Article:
The Letseng mine at Lesotho (108.2k carats at an average $1,695 /carat) earned $183.4m in revenues during 2016, its production has been relatively static. However its very high quality diamonds should see a significant price recovery. In 2015, Gem Diamonds had about 4.48m carats contained in 144.7m tons with an average price of $1220/ carat according to independent mining surveyors, Venmyn Deloitte.
According to De Beers, the supply of world diamonds is expected to peak in 2017 with very little new supply until 2002. This is due to rough gems being located in deep mines and hence higher extraction unit costs which will limit new supply. The diamond market stabilized in 2016, according to the annual “Diamond Insight” report that highlighted increased Asian demand from millennials, particularly in India and China (demand has doubled to 14% of the global market since the 2008 crisis). The drop in supply is expected to boost depressed diamond prices.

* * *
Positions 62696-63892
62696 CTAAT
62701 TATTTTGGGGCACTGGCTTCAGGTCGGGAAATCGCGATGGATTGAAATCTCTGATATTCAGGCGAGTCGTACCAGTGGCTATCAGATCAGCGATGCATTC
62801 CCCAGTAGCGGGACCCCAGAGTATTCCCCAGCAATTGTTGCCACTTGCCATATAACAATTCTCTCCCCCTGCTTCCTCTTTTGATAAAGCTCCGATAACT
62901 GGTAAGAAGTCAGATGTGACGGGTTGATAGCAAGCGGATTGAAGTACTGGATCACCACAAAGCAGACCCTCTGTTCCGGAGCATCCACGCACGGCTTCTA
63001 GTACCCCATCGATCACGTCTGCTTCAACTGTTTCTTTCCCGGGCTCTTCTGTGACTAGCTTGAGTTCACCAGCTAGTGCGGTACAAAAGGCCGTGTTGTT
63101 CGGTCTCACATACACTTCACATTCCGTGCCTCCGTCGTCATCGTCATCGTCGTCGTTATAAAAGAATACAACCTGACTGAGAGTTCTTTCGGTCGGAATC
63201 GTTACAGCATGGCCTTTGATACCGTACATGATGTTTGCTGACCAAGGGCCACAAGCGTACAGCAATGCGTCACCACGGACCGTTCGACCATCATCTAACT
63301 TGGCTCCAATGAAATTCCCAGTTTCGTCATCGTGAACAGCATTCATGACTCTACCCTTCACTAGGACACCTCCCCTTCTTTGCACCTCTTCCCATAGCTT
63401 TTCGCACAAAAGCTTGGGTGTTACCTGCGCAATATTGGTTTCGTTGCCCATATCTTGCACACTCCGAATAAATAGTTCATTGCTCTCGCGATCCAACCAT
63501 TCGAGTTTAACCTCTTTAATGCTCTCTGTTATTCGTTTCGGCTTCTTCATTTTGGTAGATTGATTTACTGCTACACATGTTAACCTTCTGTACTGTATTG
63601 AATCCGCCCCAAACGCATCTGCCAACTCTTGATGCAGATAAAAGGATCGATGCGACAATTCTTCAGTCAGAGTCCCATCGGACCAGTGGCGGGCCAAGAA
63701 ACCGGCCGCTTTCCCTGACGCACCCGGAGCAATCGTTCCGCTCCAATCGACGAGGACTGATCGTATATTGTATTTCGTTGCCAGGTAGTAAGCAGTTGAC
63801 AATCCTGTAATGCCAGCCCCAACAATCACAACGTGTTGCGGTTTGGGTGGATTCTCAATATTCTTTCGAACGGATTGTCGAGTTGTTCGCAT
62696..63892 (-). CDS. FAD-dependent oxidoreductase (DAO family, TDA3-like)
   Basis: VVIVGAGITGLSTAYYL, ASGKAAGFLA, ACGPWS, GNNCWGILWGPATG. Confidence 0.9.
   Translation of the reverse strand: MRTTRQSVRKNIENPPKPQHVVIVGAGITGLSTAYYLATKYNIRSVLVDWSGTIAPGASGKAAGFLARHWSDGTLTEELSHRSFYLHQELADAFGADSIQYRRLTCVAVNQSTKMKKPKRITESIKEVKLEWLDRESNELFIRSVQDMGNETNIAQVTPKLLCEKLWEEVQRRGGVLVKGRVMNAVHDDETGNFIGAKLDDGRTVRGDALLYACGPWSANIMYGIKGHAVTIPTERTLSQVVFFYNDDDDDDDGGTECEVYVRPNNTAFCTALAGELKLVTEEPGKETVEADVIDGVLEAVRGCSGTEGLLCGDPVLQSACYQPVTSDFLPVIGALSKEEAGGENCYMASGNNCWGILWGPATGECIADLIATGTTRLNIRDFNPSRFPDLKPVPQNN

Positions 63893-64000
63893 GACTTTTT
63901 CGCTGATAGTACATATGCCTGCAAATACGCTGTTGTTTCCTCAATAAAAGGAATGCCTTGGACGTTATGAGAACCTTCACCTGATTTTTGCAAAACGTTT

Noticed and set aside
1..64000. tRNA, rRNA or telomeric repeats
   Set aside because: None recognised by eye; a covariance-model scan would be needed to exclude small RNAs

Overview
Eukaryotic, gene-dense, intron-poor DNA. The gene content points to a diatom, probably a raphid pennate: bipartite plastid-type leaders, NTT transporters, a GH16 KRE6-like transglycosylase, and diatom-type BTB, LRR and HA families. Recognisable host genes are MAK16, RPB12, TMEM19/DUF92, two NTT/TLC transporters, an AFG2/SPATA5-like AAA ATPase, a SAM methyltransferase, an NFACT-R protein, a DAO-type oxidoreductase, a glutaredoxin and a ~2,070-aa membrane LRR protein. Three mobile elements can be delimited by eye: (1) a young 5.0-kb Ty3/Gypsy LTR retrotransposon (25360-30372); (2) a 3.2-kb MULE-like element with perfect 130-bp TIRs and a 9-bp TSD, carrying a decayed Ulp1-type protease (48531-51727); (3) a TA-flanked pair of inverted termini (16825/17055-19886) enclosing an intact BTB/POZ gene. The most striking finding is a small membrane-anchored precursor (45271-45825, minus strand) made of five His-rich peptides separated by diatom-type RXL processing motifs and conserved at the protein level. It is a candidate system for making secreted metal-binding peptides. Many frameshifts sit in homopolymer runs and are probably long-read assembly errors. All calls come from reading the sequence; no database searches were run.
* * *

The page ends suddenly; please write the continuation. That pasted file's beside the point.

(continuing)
Gem Diamonds’ Letseng mine in Lesotho has a remarkable track record of finding large diamonds. It reported the recovery of a very large 114 carat diamond, D colour, Type 2 diamond on 7th April 2017. Since its acquisition in 2006, Letseng has produced four of the 20 largest white diamonds ever recorded.
Gem Diamonds revenue and profit recovery will be sensitive to diamond price recovery and Letseng’s ability to find large high quality diamonds given the constraints on overall production.
There is a positive currency effect (revenues in USD, expenses in Lesotho loti, Botswana pula, South African Rand and sterling) that should continue in 2017.
Gem has significant cash balances of $31m (c.18p per share) alongside significant US$348.3m in tax losses.
|52 Week Hi/Low||147.5p/ 89.2p|
|5 YR Hi/ Low||240.8p/ 90p|
|Avg. Daily Volume||323k|
NEXT is a leading UK clothing/ homewares retailer via NEXT Retail, NEXT Directory and Lipsy.